Development of Children's Reasoning
Reasoning is mental process of looking for beliefs, conclusions, actions or feelings. Humans are able to engage in reasoning using Introspection; involving self-observation and examination of one's own thoughts and feelings.1 Human reasoning starts in early childhood when a child has to face a problem, he/she has to develop reasoning in order to solve it. This development of reasoning occurs from infancy through adolescence. Once children are able to represent the world, form concepts and categories, then they are well able to reason about and solve problems.
The two psychologists, Piaget and Siegler, were interested in identifying and describing the ages of children when the developmental change in reasoning and problem solving occurs. Piaget was particularly interested in how the minds of adults differ from minds of young children. On the other hand, Siegler is information-processing psychologist, interested in how children solve problems.2 In this essay I am going to describe and compare Piaget's Stage Model and Siegler's Rule-Assessment approach, which occupy different positions in psychology.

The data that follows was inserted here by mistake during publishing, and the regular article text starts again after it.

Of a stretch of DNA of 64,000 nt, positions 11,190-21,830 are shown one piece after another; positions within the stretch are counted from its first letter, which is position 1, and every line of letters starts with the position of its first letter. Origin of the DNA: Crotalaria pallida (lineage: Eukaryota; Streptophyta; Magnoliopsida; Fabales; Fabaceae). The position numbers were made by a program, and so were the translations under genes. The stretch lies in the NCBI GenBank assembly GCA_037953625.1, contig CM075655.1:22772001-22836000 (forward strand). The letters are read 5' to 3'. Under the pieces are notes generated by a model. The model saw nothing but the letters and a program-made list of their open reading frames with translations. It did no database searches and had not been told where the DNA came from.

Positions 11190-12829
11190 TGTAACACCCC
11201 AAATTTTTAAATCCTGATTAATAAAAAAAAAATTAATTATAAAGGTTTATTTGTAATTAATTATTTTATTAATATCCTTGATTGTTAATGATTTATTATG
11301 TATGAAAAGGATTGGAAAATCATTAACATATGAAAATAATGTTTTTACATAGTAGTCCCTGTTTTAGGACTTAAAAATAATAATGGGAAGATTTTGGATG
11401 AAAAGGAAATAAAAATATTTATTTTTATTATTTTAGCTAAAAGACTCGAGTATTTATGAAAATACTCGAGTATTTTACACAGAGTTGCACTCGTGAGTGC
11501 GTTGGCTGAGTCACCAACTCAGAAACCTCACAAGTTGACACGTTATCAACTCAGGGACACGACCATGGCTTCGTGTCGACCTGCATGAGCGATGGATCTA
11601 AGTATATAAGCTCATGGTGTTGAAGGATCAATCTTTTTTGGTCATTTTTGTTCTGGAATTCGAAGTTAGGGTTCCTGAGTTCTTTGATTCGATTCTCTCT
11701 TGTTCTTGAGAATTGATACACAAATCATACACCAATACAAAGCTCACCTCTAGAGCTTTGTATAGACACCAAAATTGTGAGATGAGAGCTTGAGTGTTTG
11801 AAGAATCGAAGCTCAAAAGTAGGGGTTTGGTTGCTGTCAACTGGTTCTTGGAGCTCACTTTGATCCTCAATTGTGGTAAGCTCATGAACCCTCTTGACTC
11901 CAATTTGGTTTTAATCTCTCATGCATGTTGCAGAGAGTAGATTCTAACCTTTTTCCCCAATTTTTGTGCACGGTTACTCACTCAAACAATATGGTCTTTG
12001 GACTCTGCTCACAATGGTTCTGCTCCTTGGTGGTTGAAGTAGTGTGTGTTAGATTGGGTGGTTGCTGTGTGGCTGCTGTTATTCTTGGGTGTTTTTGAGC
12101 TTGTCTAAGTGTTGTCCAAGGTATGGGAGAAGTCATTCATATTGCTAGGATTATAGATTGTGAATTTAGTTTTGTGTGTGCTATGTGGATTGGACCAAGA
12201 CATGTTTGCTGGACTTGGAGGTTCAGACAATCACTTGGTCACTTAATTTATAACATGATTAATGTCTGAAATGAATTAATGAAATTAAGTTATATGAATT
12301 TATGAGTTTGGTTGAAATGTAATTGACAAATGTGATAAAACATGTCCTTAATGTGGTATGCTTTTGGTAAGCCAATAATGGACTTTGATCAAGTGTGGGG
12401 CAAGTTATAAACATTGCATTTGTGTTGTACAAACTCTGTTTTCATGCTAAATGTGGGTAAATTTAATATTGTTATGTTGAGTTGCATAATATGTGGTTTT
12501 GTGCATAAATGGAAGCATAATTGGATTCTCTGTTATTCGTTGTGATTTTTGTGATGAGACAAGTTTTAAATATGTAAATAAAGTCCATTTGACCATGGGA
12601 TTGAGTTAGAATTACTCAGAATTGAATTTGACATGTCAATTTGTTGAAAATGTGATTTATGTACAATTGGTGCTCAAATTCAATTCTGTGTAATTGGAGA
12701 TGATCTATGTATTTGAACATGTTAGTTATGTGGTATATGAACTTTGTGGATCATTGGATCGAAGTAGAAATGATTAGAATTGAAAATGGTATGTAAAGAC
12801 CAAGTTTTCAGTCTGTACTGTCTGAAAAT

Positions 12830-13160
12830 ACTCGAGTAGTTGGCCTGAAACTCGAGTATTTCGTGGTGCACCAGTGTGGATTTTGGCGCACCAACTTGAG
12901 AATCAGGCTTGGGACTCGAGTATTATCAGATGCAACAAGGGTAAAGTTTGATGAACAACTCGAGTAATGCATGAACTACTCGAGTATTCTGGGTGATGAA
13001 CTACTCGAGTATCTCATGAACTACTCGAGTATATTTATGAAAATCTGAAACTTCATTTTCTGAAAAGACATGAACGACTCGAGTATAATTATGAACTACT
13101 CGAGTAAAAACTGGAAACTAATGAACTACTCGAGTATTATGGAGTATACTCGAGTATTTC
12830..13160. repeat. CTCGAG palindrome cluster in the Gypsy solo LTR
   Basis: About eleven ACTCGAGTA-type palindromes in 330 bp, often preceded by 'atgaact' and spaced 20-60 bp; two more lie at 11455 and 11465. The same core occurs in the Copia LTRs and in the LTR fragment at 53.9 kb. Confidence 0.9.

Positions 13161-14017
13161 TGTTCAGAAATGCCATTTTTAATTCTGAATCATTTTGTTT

Piaget's view towards children's reasoning has greatly marked the development of cognition. He made an assumption that children's reasoning in earlier stages differs qualitatively from their reasoning in later ones; at certain point in development, reasoning is similar to problem solving. So Piaget identified a theory composed by the four major stages which children progress through; these involve: Sensorimotor period of infancy; Preoperational period of early childhood; Concrete-operational period of middle childhood; Formal-operational period of adolescence.3
The sensorimotor period lasts from birth through age two. The newborn infants enter the world processing many reflexes. They suck objects when they are placed in their mouths, close fingers around any object that come into contact. They start to understanding the causal connection between their actions and the effects of their actions.